Jim Niedemayer – Focus on Local Artists – Issue #12

April 2013

Jim Niedermayer - Chainsaw Carver

Jim Niedermayer – Chainsaw Carver

Jim Niedemayer, from the Powerview area, loves to create art from logs. He took up chainsaw carving in 2009, after the Pine Falls paper mill shut down. When he won first place in a 2013 winter competition in The Pas, the Opasquia Times interviewed him. He noted, “I had the opportunity to buy all the big wood that was available. Instead of having that wood destined to make paper, I decided to try and make something out of it.”

Niedermayer learned how to carve on his own and still has his first bear to remind himself of progress. His father, a knifemaker and woodcarver, had given him a book on the subject so he worked at it for about six months. But Niedermayer already knew how to handle a chainsaw. He harvests wild rice from remote lakes. Any lumber he needs to build or repair at his camp has to be made on the spot so he learned how to rip logs into boards freehand. In 2010, Niedermayer travelled to a Pennslyvania rendezvous. Despite his apprehensions about not being “good enough,”the other participants were surprised he had just started.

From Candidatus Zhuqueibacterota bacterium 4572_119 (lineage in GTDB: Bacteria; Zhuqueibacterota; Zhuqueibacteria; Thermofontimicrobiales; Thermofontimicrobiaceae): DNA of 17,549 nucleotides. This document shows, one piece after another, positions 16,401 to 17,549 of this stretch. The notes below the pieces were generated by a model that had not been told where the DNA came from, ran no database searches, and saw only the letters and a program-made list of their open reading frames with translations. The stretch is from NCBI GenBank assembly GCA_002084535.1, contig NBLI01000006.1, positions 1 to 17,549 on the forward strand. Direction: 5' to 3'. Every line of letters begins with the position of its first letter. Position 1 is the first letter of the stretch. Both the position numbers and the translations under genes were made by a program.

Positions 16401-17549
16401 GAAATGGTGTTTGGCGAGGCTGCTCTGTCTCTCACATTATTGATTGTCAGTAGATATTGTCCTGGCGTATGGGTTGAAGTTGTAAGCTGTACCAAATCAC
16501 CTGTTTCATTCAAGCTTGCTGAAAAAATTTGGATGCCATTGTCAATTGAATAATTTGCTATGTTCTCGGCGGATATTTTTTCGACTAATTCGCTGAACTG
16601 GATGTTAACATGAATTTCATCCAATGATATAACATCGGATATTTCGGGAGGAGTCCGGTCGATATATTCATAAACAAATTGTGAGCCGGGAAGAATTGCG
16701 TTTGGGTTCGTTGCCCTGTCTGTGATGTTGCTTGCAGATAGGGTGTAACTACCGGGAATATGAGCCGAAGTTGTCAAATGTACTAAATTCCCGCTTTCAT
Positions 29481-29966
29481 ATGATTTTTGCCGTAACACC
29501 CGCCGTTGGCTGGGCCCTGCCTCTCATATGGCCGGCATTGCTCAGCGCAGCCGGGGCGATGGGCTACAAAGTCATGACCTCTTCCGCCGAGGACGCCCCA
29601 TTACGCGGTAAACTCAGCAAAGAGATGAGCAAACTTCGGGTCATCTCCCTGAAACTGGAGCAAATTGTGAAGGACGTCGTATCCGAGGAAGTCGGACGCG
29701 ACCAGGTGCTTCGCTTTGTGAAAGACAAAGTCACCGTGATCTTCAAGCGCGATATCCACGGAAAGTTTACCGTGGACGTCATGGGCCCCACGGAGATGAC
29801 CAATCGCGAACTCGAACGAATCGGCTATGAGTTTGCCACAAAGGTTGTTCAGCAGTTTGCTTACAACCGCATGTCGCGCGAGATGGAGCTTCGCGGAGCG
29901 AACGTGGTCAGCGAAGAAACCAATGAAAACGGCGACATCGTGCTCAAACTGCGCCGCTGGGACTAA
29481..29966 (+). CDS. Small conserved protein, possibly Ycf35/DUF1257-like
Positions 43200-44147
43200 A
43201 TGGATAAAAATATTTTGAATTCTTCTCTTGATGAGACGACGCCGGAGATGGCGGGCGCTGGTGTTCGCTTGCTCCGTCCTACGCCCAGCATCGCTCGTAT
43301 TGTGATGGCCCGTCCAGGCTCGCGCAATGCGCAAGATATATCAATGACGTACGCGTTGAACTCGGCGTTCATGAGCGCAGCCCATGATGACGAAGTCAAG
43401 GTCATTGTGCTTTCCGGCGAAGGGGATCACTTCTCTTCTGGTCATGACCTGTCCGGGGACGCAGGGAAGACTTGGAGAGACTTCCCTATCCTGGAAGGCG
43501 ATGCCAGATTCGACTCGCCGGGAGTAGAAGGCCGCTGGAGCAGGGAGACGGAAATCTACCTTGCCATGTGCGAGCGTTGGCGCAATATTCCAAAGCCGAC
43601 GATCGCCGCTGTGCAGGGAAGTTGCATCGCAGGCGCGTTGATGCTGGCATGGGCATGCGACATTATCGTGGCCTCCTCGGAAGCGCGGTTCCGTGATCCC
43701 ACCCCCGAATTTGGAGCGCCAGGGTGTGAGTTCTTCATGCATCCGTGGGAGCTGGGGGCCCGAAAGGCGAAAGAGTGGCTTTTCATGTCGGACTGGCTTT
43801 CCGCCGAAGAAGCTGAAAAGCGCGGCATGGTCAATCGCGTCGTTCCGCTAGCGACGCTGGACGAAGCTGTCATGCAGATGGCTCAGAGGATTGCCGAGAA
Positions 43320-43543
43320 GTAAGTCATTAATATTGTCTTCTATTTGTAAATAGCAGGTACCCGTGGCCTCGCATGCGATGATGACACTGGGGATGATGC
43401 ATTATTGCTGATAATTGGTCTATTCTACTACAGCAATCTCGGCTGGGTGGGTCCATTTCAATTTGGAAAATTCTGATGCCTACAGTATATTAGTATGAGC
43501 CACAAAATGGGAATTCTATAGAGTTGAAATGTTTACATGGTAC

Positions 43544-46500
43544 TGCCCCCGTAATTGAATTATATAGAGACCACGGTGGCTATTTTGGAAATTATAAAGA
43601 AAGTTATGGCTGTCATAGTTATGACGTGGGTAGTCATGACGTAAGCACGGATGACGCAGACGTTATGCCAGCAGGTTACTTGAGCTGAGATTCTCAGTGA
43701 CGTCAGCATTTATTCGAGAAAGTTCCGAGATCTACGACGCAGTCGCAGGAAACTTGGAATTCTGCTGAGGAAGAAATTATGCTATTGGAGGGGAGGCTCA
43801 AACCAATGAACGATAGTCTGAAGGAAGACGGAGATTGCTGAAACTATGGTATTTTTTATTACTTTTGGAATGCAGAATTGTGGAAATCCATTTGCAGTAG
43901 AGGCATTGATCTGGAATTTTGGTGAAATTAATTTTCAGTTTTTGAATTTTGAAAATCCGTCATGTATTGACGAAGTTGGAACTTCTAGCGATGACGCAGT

Niedermayer explains that his carvings look like caricatures. Although he works hard to get them to look more realistic and evens studies anatomy, chainsaws tear into wood quickly, requiring great control to avoid slip-ups. Before he starts, he traces a rough design on the block of wood with chalk or felt marker. In competitions, carvers work non-stop.As Niedermayer said in his Pas interview, manipulating a chainsaw for four hours “is not an easy thing to do.” He uses full safety gear – pants, glasses, ear protection, steel toe boots, gloves, and respirator mask.

All wood is salvaged and he lprefers birch, highland spruce, cottonwood, and pine. He especially likes pine that has been submerged in water and he often drags big logs out of lakes. He uses three saws, ranging in size from 24″ bar to 16″ bar for fine details and paints his carvings with Sikens Oil to protect them. He creates bears, eagles, herons, otters, and other wild animals but also gets many requests for tiki bar creatures. Although he sells his carving mostly through word of mouth, he has a website: chainsawsculpture.ca where customers can view his work.